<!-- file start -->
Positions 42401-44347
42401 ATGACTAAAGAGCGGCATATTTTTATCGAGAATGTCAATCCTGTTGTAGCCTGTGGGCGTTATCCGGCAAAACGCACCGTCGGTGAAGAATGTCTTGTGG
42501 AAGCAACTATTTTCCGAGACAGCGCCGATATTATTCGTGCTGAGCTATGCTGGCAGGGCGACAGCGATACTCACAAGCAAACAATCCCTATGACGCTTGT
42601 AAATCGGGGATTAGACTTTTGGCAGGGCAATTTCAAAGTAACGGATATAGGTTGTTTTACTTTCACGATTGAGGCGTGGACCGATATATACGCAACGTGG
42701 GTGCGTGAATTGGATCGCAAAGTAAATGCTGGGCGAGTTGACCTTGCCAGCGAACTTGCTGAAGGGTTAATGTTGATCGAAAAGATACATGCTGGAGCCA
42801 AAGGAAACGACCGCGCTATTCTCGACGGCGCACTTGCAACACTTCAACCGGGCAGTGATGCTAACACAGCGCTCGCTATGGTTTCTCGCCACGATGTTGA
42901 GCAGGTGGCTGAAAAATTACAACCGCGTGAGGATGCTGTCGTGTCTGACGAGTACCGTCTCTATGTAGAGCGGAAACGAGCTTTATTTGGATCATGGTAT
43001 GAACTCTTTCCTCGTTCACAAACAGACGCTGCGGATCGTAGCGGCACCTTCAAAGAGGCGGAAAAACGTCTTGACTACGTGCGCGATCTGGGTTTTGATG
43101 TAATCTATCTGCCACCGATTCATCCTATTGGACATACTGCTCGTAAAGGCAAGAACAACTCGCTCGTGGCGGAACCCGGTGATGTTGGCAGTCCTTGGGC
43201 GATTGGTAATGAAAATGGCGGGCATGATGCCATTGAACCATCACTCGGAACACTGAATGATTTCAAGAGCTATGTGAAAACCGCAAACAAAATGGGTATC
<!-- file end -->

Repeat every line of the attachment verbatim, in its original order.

Positions 42401-44347
42401 ATGACTAAAGAGCGGCATATTTTTATCGAGAATGTCAATCCTGTTGTAGCCTGTGGGCGTTATCCGGCAAAACGCACCGTCGGTGAAGAATGTCTTGTGG
42501 AAGCAACTATTTTCCGAGACAGCGCCGATATTATTCGTGCTGAGCTATGCTGGCAGGGCGACAGCGATACTCACAAGCAAACAATCCCTATGACGCTTGT
42601 AAATCGGGGATTAGACTTTTGGCAGGGCAATTTCAAAGTAACGGATATAGGTTGTTTTACTTTCACGATTGAGGCGTGGACCGATATATACGCAACGTGG
42701 GTGCGTGAATTGGATCGCAAAGTAAATGCTGGGCGAGTTGACCTTGCCAGCGAACTTGCTGAAGGGTTAATGTTGATCGAAAAGATACATGCTGGAGCCA
42801 AAGGAAACGACCGCGCTATTCTCGACGGCGCACTTGCAACACTTCAACCGGGCAGTGATGCTAACACAGCGCTCGCTATGGTTTCTCGCCACGATGTTGA
42901 GCAGGTGGCTGAAAAATTACAACCGCGTGAGGATGCTGTCGTGTCTGACGAGTACCGTCTCTATGTAGAGCGGAAACGAGCTTTATTTGGATCATGGTAT
43001 GAACTCTTTCCTCGTTCACAAACAGACGCTGCGGATCGTAGCGGCACCTTCAAAGAGGCGGAAAAACGTCTTGACTACGTGCGCGATCTGGGTTTTGATG
43101 TAATCTATCTGCCACCGATTCATCCTATTGGACATACTGCTCGTAAAGGCAAGAACAACTCGCTCGTGGCGGAACCCGGTGATGTTGGCAGTCCTTGGGC
43201 GATTGGTAATGAAAATGGCGGGCATGATGCCATTGAACCATCACTCGGAACACTGAATGATTTCAAGAGCTATGTGAAAACCGCAAACAAAATGGGTATC